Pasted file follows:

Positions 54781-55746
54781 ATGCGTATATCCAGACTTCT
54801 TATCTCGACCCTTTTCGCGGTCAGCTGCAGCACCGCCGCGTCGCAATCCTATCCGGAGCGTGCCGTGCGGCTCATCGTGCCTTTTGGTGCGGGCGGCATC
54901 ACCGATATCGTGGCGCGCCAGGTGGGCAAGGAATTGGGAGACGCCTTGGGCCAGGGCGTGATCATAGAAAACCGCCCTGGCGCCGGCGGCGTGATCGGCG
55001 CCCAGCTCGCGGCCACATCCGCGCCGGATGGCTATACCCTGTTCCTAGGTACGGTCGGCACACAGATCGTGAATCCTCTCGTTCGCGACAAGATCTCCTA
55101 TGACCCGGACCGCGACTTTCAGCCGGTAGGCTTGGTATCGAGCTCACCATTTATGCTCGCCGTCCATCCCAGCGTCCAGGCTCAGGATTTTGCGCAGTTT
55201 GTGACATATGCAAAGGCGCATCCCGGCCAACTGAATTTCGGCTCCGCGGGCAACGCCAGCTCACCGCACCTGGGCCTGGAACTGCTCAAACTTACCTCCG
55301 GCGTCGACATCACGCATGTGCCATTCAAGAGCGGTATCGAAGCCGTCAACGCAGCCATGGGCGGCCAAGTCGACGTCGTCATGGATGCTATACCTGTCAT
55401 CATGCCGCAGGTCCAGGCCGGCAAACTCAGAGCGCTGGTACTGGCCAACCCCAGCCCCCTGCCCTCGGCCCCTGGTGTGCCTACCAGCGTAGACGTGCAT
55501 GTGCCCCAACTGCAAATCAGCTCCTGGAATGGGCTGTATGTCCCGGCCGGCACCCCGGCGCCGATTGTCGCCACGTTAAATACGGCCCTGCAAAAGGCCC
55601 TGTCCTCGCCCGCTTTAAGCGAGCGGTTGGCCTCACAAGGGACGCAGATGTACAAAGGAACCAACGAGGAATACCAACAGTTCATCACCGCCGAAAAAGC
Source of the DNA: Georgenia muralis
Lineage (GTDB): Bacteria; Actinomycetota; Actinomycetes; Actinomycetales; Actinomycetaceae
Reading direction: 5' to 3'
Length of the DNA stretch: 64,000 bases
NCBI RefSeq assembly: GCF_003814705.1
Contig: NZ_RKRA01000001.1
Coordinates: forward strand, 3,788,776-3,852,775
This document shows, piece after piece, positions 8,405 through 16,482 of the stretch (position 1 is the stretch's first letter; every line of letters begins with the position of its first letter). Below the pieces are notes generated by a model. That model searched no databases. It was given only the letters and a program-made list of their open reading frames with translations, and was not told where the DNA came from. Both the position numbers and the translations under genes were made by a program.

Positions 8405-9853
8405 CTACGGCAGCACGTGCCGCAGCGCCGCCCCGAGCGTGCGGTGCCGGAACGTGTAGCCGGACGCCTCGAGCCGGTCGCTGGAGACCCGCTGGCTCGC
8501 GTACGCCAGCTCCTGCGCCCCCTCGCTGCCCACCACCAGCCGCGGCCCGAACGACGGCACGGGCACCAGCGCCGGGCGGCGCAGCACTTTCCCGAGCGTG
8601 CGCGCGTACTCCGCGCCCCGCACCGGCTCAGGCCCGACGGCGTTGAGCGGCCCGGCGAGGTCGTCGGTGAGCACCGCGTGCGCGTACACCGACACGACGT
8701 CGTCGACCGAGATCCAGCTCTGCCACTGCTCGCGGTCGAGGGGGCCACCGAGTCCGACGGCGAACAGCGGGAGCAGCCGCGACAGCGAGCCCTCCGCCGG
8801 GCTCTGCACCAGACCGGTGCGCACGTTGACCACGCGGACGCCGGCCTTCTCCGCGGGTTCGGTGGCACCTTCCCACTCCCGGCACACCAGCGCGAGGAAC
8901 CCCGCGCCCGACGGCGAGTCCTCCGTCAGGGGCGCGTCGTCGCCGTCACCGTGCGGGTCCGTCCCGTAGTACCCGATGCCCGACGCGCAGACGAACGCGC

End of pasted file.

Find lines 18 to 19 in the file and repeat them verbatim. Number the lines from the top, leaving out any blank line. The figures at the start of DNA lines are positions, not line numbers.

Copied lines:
Coordinates: forward strand, 3,788,776-3,852,775
This document shows, piece after piece, positions 8,405 through 16,482 of the stretch (position 1 is the stretch's first letter; every line of letters begins with the position of its first letter). Below the pieces are notes generated by a model. That model searched no databases. It was given only the letters and a program-made list of their open reading frames with translations, and was not told where the DNA came from. Both the position numbers and the translations under genes were made by a program.